Overall I don’t see much to pull these goggles down, especially when we factor in the affordability factor. I would say these are the best ski goggles under $50!
- Maximized field of view
- Zeiss lens collaboration
- Spektris mirror coating
Okay, I’ll admit this is one of the most expensive goggles on our list. However, I think POC has come a long way as a company and these goggles are about as top of the line as they come. Get ready to bit the bullet and ski with the best!
POC worked with Carl Zeiss to create the lenses on this goggle. That means for you that the Spektric mirror coating for each color is engineered to work with the lens base tint to enhance colors. Every color lens from them is made individually for high performance.
Among other features is the dual compound frame which is flexible but durable. It’s been carved away in the corners and wrapped around the sides as far as possible to open up peripheral view. This isn’t new in goggle manufacturing, but it adds precious millimeters of view.
Like the name implies, these goggles are made to make sure you can see every detail with a huge focus on lens coatings.
For skiers who the best ski goggles for glasses to gain the most crisp visual clarity available and can afford spending a bit more for quality!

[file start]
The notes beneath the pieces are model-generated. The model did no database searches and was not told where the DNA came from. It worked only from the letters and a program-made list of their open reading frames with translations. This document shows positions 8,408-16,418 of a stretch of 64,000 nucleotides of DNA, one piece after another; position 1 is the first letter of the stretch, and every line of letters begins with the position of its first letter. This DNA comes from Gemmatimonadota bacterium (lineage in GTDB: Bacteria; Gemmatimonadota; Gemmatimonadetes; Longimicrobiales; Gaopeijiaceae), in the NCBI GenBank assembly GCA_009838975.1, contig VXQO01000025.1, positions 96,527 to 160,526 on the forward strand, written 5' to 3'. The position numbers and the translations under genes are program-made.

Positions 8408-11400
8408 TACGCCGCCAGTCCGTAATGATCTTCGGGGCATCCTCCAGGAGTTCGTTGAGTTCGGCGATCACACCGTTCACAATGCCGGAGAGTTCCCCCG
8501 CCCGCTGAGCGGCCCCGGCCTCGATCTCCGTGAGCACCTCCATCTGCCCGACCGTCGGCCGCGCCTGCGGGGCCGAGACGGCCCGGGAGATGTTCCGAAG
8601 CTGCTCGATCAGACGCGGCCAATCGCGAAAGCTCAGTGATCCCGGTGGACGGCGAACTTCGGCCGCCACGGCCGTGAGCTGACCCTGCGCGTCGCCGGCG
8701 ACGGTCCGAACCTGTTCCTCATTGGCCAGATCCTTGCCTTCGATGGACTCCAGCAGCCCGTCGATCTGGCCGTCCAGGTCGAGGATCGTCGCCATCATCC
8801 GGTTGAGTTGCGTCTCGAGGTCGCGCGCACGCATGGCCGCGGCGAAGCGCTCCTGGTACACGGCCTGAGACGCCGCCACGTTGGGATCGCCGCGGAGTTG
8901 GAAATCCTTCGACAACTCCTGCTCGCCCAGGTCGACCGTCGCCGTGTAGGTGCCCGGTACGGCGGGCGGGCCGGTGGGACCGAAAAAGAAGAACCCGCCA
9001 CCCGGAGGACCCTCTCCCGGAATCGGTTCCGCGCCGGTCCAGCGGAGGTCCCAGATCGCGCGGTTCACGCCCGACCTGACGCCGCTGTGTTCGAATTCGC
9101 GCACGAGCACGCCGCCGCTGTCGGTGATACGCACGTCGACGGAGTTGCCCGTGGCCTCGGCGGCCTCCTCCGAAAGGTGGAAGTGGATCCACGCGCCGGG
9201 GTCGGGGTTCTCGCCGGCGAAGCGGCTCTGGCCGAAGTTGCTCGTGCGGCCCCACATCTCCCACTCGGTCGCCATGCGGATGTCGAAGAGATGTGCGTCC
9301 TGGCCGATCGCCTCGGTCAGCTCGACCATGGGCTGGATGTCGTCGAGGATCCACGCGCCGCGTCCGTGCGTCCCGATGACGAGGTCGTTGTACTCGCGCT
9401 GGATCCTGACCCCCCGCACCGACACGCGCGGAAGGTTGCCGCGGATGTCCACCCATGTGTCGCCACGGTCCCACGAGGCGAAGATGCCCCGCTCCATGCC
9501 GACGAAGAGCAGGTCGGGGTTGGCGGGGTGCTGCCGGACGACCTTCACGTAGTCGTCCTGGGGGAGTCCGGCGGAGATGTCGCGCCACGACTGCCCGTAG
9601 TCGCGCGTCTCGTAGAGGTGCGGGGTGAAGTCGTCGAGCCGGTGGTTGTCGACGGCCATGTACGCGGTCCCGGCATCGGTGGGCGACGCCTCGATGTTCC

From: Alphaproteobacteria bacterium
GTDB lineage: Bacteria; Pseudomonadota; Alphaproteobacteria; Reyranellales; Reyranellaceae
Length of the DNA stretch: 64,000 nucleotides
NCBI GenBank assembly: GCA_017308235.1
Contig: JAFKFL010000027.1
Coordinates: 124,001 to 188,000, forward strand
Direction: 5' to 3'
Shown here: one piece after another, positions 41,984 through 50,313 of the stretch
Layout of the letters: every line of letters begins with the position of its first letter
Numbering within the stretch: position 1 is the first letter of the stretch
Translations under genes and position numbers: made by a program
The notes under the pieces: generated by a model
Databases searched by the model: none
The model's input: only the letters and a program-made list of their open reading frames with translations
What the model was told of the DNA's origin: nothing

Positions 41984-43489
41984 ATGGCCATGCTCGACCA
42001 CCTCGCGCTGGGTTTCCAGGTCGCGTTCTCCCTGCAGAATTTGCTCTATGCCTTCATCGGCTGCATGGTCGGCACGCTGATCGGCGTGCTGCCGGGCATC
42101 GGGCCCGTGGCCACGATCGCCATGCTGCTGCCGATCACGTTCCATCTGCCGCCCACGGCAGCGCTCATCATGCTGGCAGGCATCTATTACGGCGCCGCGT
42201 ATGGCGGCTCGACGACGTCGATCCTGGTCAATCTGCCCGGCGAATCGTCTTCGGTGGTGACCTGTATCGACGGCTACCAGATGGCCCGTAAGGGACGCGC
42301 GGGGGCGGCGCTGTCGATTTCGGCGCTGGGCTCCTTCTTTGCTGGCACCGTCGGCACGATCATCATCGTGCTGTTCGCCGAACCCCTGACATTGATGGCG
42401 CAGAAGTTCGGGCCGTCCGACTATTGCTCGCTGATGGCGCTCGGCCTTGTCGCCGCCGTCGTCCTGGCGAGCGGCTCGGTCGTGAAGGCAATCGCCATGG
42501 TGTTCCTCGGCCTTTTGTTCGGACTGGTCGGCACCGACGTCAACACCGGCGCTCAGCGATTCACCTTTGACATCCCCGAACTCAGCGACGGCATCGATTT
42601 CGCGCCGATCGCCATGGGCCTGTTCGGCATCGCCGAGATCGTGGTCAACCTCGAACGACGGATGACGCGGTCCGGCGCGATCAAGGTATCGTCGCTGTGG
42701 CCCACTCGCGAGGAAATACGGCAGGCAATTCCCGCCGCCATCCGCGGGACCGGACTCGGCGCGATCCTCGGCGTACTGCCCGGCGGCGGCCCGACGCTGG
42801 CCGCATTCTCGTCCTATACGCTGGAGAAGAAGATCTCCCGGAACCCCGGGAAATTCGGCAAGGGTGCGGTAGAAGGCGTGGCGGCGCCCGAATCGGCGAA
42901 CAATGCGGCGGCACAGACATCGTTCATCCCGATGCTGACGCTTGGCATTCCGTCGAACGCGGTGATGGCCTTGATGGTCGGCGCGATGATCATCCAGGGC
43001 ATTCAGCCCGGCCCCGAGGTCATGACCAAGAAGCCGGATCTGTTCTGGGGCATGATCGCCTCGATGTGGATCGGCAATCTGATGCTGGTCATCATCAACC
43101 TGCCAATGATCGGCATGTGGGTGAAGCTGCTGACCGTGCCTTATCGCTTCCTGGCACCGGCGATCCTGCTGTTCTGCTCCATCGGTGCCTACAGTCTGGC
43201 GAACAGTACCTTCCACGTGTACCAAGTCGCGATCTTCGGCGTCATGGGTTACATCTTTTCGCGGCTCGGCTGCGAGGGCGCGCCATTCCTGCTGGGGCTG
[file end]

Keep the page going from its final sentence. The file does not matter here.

Ski Goggles Comparison Table
|Oakley Flight Deck XM Snow Goggles||Spherical||Prizm||Interchangable||4.0 / 5.0|
|Smith Optics I/OX Goggle||Cylindrical||ChromaPop||Interchangable||4.5 / 5.0|
|Oakley O2 XL Ski Goggles||Cylindrical||HDO precision clarity||Fixed||4.5 / 5.0|
|Anon Relapse Ski Goggles||Cylindrical||Anon Integral Clarity Technology||Fixed||3.9 / 5.0|
|Dragon Alliance NFX2 Ski Goggles||Cylindrical||Optically-correct, 100% UV protection||Fixed||4.0 / 5.0|
|OutdoorMaster Ski Goggles PRO||Spherical||Mirrored, 100% UV protection||Interchangable||4.4 / 5.0|
|POC Orb Clarity Snow Goggles||Spherical||Zeiss Clarity lens||Fixed||5.0 / 5.0|
How to Choose the Best Ski Goggles
- Optics Technology
- Lens Shapes
- Fit and Sizing Ski Goggles
- Visible Light Transmission (VLT)
- Ventilation and Fogging
- Interchangeable Lenses
- Foam Padding Types
- OTG Goggles
- Helmet Compatibility
- FAQs For Ski Goggles
- Best Ski Goggle Brands
When it comes time to pick out a ski goggle that really dials in your game, you’ve got a lot to choose from. Every year manufacturers are rolling out new and better tech to sharpen and protect your vision on the mountain.
This technology is specifically offered by Smith Optics (one of my favorites). ChromaPop essentially uses the lenses to filter out a couple of very narrow band light wavelengths. By doing this it eliminates color crossover that can be misinterpreted by the eye.